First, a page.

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 Another Rationalization for Ignoring Chords and Guide Tones 
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Post Another Rationalization for Ignoring Chords and Guide Tones
Another reason why it could be O.K. to ignore the chords along with their thirds and sevenths is that if an indeterminate 5 note quartal or non-3rd chord is playing, [or a power chord] there's no indication which of the notes in the chord is the third and sometimes which kind of third, especially if the bass player isn't playing roots but is playing melodically instead. Anyway, the 5 notes of a full quartal [or a non-3rd spelled 54671 bottom to top, for example] are almost half of the total 12 notes, so the chances are high that you're either going to start on a note of the chord by accident or shortly after your first note like if there had been a suspension. Getting that right and failing to do that will probably alternate satisfactorily enough for jazz. Javier who made that website on Coltrane's three tonic system recommends alternating hitting guide tones and playing suspensions on his lessons blog. A serious jazz saxophonist like him will of course do that much more intentionally but also probably more rigidly. 3 note quartals don't have all the pitches but they're even less defined. C Major usually only has CG and D, or GD and A depending on if you want to descend from the 1st or the 5th [unless playing rides]. No third, No seventh. Bye bye. And maybe the bass player is playing an Ab. Corea grounds his three note quartals with a 1-5 stomp sooo... don't do that if you're trying to get away with heresy.

Rides would involve CG and D plus DG and E. It's got a third but your context may minimize that interpretation and that's a total of 6 notes you may hit by accident or move to like a suspension so your chances are even better than before: exactly half. I'll take those odds.

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Fri Oct 23, 2015 5:03 am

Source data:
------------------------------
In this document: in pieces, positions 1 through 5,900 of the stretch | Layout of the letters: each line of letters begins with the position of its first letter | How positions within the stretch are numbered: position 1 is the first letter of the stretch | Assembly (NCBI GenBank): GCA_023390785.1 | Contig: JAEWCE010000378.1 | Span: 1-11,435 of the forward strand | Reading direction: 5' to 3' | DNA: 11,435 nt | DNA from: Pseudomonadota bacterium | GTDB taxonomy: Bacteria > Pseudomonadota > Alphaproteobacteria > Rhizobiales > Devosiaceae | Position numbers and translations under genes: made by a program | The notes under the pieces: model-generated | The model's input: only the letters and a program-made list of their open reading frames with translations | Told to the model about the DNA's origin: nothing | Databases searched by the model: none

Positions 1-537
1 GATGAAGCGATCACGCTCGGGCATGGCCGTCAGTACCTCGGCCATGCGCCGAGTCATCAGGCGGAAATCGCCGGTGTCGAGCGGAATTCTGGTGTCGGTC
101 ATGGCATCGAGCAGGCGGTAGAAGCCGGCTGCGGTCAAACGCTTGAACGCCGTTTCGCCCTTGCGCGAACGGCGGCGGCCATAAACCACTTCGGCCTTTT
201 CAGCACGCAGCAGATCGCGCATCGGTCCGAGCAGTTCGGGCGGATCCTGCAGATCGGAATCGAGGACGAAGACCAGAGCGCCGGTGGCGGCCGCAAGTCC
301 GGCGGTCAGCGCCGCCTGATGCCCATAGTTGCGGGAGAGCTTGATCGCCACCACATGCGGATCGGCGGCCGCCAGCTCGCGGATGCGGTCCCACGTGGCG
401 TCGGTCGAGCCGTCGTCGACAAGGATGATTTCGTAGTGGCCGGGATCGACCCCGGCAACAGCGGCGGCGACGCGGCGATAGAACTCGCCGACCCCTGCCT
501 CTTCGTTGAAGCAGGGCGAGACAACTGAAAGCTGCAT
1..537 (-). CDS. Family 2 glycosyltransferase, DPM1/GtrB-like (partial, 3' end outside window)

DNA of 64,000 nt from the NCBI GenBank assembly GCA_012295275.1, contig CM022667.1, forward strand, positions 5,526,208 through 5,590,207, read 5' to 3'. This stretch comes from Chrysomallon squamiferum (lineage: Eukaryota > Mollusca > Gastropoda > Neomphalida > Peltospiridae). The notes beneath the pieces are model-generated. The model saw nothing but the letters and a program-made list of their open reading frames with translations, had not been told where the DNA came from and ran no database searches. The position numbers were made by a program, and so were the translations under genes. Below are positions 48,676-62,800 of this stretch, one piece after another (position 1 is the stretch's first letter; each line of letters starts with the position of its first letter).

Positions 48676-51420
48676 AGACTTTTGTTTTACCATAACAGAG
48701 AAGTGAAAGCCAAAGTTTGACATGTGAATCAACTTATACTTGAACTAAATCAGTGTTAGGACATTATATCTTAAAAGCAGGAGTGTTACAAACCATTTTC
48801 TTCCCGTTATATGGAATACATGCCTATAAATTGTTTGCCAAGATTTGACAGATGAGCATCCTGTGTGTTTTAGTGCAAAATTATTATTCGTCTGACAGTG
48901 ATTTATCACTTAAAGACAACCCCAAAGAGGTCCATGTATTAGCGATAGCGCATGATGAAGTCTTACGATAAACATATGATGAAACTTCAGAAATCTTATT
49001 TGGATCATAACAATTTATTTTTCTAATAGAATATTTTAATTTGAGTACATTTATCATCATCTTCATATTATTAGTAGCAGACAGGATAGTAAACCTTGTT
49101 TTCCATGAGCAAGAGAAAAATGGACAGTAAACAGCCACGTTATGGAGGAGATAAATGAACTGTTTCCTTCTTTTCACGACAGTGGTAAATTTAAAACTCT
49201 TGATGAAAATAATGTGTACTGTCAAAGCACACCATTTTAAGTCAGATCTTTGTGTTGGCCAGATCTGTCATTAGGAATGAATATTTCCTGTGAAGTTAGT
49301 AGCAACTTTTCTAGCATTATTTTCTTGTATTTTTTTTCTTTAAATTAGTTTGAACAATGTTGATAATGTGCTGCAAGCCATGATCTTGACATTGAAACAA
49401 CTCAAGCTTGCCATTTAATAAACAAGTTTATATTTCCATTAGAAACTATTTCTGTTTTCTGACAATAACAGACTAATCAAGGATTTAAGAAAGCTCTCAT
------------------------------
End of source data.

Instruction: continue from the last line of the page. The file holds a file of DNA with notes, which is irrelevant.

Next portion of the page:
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Post Re: Another Rationalization for Ignoring Chords and Guide To
The way I see it, if you're playing in a major context and you play five notes in fourths, then that is pretty specific: third in the bass, then 6-9-5-1.

I'm no expert in jazz harmony, but I study when I can, and I'm more used to building chords in thirds than in fourths, but I'm getting there.

R


Fri Nov 13, 2015 9:10 am
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Post Re: Another Rationalization for Ignoring Chords and Guide To
Anyway, the context matters for quartals. If you've set up the expectation in the quartal chords that you're only playing the root, fifth or 3rd in the highest voice of the chord for several passes for example, then when you hear four notes in fourths in the solo, your ear will interpret them in the limited choices that you've set up. But if you've started with tertian harmony then switch to quartals that do NOT have chord tones in the highest voice because you're being intentionally obscure, listeners won't be sure WHAT interpretation to give your four notes in fourths except they're expecting the triads and sevenths that you already played in the beginning (maybe D halfdim in the first bar, G Alt in the second and C minorMaj7 in the third bar as an example). No matter what you play next time around on the first bar, folks'll be expecting a D half dim which is why you're now free to play less defined quartals without chord tones in the highest voice.

And if the "key" you're playing in is Melodic minor sharp four add b7 and build quartals from that (in which case they'll consist of augmented and diminished fourths here and there), people won't be able to immediately tell what root chords have, even if you only ever put the root in the highest note of ALL the chords, especially if you never put chord tones in the bass and are using locked hands like with b7 or b6s in the bass instead. Actually, it'll probably be hard to tell that the soloist has played an arpeggio in fourths even if the listener has a great ear because the context is so disorienting.

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Fri Nov 27, 2015 8:41 pm
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